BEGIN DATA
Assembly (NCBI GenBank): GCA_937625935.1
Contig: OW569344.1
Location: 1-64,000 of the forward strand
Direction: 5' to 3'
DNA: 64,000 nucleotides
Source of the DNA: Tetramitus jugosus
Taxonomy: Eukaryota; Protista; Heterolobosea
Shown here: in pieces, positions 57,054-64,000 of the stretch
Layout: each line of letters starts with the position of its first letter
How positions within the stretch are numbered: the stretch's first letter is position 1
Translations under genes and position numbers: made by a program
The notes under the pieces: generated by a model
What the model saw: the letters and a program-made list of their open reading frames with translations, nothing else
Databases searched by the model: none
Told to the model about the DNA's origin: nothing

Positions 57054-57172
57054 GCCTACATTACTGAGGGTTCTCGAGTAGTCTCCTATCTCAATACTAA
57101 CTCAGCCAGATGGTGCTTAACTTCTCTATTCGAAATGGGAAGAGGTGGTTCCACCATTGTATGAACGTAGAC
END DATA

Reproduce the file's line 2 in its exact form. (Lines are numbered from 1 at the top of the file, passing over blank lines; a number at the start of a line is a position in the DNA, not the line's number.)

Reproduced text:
Contig: OW569344.1